Property taxes due Feb. 1
NATCHEZ — Those who want to avoid paying interest on their property taxes should have their checks signed and delivered by Feb. 1.
Tax Collector Peter Burns said a 1-perecnt interest penalty fee will be added to property tax bills each month following the deadline.
A delinquent list of names of those who have not paid their property taxes will be published in the newspaper twice in August before the Aug. 29 tax sale, Burns said.
After the tax sale, residents can still redeem their property for at least a year. But starting in September, the penalty fee will increase to 1.5 percent interest.
Burns said the assessed value of real estate property taxes for 2010 increased by 1 percent compared to 2009.
Burns said he has collected 8 percent more property taxes so far this year compared to the same date last year.
Burns said an 8-percent increase is notable and might imply difficult economic times are improving.
“It’s hard to say why (more money has been collected earlier this year), but to me it might indicate the economy is a little better,” Burns said.
“People are turning their money loose a little bit earlier (than last year).”
Tax receipts are mailed out in mid-to late-November, and the first collections usually begin at the end of November, Burns said.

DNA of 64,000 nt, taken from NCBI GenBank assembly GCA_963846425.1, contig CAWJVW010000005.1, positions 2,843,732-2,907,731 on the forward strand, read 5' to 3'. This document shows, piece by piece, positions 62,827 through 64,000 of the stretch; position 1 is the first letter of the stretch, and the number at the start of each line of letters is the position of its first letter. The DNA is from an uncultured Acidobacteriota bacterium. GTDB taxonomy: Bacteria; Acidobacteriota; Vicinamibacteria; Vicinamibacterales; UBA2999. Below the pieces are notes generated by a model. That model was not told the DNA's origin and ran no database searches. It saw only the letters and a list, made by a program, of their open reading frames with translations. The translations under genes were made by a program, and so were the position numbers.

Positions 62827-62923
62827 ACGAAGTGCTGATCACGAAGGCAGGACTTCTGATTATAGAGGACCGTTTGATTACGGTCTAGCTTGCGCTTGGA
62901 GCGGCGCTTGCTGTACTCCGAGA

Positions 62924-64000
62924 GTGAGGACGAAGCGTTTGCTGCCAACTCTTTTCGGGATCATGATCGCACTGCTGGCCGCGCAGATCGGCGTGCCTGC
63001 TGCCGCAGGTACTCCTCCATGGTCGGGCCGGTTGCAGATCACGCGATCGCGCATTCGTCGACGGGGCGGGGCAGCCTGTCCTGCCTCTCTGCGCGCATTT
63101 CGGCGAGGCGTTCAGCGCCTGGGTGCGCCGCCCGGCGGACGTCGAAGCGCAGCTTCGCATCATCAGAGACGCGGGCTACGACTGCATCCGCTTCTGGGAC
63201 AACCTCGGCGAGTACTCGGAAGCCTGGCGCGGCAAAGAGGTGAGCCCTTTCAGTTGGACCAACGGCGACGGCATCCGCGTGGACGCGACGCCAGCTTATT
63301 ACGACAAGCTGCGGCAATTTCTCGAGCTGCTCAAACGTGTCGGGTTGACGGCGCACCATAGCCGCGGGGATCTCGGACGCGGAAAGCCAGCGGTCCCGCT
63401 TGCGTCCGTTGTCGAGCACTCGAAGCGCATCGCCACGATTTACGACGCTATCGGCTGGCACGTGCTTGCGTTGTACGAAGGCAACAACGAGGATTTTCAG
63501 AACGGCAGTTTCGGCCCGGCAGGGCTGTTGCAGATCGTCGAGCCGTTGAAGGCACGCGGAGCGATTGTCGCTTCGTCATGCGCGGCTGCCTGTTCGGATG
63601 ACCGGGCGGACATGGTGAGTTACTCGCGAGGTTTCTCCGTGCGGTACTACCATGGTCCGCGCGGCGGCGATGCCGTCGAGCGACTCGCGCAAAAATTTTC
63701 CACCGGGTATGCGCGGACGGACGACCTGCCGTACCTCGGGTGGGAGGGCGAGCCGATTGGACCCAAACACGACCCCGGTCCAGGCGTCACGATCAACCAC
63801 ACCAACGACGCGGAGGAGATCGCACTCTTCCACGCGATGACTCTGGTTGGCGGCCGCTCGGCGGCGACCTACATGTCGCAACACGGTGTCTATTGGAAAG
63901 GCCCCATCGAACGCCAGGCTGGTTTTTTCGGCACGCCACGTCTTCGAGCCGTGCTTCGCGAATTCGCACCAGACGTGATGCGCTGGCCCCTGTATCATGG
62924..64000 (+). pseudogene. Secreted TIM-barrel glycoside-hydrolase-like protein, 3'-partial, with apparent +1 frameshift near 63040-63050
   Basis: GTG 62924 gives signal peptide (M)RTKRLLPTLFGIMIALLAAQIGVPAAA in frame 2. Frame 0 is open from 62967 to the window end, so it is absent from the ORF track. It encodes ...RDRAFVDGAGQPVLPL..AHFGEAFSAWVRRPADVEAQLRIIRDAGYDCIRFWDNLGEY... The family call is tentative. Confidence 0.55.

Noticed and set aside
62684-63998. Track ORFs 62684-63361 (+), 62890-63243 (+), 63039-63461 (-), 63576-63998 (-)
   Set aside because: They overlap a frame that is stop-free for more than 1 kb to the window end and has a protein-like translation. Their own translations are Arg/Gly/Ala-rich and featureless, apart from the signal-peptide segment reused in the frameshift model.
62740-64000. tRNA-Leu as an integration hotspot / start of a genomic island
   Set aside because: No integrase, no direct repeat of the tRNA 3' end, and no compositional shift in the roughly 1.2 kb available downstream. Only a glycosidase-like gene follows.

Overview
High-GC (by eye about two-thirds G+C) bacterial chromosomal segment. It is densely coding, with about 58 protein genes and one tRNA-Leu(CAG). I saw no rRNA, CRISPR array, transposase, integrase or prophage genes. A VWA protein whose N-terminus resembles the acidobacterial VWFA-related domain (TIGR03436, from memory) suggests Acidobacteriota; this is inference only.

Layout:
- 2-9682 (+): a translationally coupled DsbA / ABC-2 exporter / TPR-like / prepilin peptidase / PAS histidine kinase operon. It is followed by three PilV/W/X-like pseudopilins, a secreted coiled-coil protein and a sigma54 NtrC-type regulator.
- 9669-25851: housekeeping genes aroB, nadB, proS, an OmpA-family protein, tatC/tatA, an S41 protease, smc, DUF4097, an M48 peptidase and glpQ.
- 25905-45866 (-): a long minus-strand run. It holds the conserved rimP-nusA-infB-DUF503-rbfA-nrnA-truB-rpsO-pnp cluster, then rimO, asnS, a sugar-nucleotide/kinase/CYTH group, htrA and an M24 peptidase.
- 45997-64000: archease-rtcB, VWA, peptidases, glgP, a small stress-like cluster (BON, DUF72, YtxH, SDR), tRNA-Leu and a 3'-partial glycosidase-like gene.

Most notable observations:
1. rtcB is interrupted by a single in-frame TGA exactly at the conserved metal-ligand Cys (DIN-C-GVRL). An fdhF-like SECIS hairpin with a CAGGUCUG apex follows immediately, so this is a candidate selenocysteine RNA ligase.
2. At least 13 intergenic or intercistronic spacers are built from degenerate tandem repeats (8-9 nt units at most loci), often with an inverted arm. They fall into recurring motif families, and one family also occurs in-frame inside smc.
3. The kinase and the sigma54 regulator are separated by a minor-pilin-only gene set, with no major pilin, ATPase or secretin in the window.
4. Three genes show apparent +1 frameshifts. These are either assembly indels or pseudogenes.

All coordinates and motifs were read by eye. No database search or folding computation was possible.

January is generally the month when most taxes are collected, he said.
“I guess it’s just human nature; people tend to put things off,” Burns said.
He said some people pay their taxes prior to the start of the New Year or after Jan. 1 for business purposes, as well.
Burns, who worked in the tax assessor’s office for 10 years, said assessors use a formula from the Bureau of Revenue, formerly known as the State Tax Commission.
Burns said a population increase can account for an assessment increase, but not necessarily.
Since assessments are constantly changing, it is difficult to predict or account for changes from year to year.
“It’s like shooting at a moving target,” Burns said.
Real estate ownership turnover is a factor, for instance.
People 65 or older or those who are disabled have a greater tax exemption than someone who is 25 or 30, Burns said.
Assessed values were compiled in June and given to the Natchez-Adams School Board, Adams County Board of Supervisors and Natchez Board of Aldermen.
Each board uses the assessed values to determine what millage to levy in order to budget effectively.
Burns said he makes daily deposits of the taxes he collects, and each board receives the property tax revenue on a monthly basis.